Arteris Articles

Semiconductor Engineering: What Is An XPU?

Michael Frank, Fellow and System Architect at Arteris IP is quoted throughout this new article in Semiconductor Engineering:

What Is An XPU? 

November 11th, 2021 - By Brian Bailey

Almost every letter of the alphabet has been used to describe a processor architecture, but under the hood they all look very similar.


“Most of these things are not really a processor in the sense of being a CPU,” says Michael Frank, fellow and system architect at Arteris IP. “They’re more like a GPU, an accelerator for a special workload, and there is quite a bit of diversity within them. Machine learning is a class of processors, and you just call them all machine learning accelerators, yet there is a large variety of the part of the processing they accelerate.”


Topics: network-on-chip GPU semiconductor engineering arteris ip CPUs SoCs accelerators DSP Michael Frank NoCs Arteris IP (AIP)

Semiconductor Engineering: Firmware Skills Shortage

Benoit de Lescure, CTO at Arteris IP is quoted in this new Semiconductor Engineering article:

Firmware Skills Shortage

February 25th, 2021 - By Brian Bailey

Adding intelligence into devices requires a different skill set, and finding enough qualified people is becoming a challenge — especially in less glamorous areas.

“I was working in the image compression domain 20 years ago,” says Benoit de Lescure, CTO for Arteris IP. “We had a similar issue, both with off-the-shelf DSP, and our own specialized DSP. Finding people to make efficient use of the SIMD hardware was extremely difficult, because you need to ‘think parallel’. But few people are ready to deep-dive into a hardware architecture that might be obsolete two or three years from now.”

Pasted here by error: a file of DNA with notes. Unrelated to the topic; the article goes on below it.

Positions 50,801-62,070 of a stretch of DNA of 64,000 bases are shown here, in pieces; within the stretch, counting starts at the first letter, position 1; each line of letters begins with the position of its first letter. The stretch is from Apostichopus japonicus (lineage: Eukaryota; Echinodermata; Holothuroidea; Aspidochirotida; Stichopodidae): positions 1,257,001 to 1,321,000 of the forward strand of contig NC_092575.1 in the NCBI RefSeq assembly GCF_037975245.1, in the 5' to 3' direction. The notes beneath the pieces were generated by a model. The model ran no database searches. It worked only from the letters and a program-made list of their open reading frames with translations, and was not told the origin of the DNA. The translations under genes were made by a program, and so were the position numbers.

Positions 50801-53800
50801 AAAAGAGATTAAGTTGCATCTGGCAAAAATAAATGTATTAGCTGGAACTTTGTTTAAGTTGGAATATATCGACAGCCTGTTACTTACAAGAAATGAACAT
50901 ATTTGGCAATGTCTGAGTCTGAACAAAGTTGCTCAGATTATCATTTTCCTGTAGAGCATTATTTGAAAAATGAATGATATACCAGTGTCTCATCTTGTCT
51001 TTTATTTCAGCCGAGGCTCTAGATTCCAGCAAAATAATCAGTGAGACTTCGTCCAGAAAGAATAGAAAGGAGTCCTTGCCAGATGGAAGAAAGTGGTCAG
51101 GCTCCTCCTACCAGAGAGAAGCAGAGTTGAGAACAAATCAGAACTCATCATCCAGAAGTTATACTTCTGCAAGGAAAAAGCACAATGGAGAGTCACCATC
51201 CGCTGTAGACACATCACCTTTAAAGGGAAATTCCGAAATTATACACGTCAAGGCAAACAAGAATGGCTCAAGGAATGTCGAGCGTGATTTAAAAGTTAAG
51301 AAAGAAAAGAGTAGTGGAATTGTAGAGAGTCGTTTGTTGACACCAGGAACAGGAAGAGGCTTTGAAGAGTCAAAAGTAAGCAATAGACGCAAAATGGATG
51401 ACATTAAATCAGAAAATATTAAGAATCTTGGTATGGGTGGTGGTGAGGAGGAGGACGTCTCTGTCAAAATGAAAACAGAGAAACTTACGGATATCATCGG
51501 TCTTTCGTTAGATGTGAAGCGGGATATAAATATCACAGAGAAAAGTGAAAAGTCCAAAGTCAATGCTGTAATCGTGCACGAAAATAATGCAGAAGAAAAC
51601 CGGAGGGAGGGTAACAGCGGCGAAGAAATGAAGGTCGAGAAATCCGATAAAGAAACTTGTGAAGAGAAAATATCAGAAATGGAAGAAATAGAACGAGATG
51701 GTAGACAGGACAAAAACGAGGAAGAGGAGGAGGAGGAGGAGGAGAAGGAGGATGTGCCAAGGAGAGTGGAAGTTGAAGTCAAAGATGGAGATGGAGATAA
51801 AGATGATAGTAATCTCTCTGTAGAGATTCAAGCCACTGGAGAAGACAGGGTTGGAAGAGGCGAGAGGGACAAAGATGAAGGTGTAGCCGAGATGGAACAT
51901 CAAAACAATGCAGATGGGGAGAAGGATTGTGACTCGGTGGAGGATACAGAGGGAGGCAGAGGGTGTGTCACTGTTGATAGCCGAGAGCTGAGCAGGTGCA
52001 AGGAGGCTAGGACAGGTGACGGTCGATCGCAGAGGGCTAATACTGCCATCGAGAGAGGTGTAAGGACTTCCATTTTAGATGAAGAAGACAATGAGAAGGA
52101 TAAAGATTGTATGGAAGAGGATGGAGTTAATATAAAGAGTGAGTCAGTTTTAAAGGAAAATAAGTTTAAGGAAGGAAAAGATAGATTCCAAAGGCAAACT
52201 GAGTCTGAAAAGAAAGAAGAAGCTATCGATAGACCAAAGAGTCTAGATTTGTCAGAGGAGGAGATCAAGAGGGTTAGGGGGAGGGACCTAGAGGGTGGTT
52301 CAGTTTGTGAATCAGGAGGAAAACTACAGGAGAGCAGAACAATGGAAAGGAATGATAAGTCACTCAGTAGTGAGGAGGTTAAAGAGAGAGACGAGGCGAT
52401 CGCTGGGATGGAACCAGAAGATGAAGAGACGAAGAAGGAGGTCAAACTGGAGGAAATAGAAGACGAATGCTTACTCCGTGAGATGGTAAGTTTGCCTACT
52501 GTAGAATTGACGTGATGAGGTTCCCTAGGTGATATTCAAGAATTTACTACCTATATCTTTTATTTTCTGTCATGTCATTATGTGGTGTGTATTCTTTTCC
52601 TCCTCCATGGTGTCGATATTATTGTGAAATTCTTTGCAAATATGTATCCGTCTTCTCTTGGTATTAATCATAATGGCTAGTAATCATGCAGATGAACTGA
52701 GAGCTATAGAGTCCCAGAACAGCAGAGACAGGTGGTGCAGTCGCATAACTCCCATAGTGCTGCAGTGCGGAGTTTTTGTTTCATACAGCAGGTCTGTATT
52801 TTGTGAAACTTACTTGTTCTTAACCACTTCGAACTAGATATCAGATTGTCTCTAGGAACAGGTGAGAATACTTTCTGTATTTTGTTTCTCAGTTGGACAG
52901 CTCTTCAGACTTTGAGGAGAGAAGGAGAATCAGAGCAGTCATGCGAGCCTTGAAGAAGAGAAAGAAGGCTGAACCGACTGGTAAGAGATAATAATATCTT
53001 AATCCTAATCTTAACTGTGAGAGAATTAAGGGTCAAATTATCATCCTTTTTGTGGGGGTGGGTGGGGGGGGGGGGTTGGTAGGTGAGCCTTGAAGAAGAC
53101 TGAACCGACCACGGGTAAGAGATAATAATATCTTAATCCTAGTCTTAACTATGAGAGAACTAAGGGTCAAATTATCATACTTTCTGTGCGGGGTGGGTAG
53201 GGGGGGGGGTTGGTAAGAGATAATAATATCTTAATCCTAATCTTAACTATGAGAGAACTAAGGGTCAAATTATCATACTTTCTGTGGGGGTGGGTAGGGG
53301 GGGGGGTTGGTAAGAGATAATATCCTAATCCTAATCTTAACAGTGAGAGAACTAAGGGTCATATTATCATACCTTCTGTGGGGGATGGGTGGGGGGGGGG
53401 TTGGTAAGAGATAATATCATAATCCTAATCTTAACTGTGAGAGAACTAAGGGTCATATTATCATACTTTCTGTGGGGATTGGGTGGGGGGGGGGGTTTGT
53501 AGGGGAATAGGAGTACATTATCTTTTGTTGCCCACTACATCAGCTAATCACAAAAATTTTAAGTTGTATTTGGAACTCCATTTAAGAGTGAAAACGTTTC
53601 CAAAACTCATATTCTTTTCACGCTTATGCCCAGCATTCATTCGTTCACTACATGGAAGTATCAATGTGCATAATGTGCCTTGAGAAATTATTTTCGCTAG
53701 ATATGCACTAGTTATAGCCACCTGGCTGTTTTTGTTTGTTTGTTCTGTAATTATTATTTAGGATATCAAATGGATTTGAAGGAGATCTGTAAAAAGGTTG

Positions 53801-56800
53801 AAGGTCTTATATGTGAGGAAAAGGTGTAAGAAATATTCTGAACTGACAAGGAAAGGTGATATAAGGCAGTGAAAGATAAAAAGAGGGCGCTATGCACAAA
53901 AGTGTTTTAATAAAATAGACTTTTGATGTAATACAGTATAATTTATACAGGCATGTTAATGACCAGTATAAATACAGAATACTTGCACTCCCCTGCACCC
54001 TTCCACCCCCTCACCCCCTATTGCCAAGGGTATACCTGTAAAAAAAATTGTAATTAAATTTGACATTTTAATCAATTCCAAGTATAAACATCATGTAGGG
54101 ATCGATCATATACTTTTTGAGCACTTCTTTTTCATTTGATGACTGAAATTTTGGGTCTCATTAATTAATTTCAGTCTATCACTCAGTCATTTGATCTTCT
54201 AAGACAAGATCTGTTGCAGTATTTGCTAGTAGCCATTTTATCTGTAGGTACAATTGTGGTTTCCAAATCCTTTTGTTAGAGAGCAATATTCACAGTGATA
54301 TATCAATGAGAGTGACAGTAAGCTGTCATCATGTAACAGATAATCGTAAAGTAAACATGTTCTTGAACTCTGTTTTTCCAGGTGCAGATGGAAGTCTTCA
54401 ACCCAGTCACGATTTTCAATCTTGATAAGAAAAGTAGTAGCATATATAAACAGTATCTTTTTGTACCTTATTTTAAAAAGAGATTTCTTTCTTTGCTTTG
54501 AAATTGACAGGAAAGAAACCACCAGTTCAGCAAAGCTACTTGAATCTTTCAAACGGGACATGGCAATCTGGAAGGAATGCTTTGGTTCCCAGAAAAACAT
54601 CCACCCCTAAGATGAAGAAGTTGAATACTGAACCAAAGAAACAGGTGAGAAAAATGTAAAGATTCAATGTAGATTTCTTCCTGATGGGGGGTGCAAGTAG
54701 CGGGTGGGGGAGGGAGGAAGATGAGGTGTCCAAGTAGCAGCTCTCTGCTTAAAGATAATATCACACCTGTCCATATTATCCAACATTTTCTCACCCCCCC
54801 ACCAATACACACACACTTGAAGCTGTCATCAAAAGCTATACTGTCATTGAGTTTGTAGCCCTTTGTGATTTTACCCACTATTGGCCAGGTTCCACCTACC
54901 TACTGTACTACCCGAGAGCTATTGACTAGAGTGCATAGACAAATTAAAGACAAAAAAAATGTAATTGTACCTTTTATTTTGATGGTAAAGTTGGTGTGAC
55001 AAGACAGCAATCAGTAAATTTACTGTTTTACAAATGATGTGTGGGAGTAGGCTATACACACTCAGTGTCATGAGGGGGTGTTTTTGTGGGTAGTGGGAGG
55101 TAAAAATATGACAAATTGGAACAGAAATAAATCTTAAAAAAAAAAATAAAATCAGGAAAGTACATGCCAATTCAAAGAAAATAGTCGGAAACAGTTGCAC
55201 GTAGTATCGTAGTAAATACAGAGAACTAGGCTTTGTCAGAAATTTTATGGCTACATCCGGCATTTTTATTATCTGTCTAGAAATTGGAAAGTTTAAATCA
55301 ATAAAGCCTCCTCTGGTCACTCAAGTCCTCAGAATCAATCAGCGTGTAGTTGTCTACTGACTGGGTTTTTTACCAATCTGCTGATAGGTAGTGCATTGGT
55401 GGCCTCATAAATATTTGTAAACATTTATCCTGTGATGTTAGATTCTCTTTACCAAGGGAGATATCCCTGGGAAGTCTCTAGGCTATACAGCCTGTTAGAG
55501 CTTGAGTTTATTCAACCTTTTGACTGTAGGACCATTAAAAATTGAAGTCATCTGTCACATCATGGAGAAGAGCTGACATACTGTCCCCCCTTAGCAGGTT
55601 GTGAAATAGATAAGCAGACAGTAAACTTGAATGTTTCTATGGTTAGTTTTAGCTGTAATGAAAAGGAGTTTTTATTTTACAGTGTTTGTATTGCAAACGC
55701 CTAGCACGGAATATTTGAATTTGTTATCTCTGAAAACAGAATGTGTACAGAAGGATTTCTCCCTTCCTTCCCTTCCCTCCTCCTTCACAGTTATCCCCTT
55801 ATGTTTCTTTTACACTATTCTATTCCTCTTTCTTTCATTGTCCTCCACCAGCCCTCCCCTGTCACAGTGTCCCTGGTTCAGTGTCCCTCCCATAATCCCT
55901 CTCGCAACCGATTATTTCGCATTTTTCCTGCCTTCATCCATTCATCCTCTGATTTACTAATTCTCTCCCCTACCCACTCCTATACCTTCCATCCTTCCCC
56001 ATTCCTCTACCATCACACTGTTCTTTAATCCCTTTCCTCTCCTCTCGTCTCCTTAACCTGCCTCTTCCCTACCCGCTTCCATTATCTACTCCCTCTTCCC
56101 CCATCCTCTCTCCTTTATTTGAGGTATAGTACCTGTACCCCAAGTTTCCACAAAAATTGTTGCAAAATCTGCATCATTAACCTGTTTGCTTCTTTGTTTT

Topics: SoC NoC network-on-chip semiconductor engineering arteris ip Benoit de Lescure DSP SIMD

All About Circuits: The Role of Last-Level Cache Implementation for SoC Developers

Kurt Shuler, vice president of marketing at Arteris IP authored this new All About Circuits article:

The Role of Last-Level Cache Implementation for SoC Developers

May 13th, 2020 - By Kurt Shuler

There is a challenge for SoC developers to find ways to navigate the demand of memory in their design. This article looks at how a fourth, or last-level, cache can provide a solution.

So, what’s the best memory solution? For hints, we can look at what other companies are doing. Tear-down analyses have shown that Apple, for one, solves the speed mismatch problem by adding another cache. If a big company with nearly infinite R&D resources designs around its SoCs bottlenecks this way, it’s probably worth looking into. 
 
Topics: Apple SoC NoC technology CodaCache last level cache kurt shuler noc interconnect ML IP market security All About Circuits DSP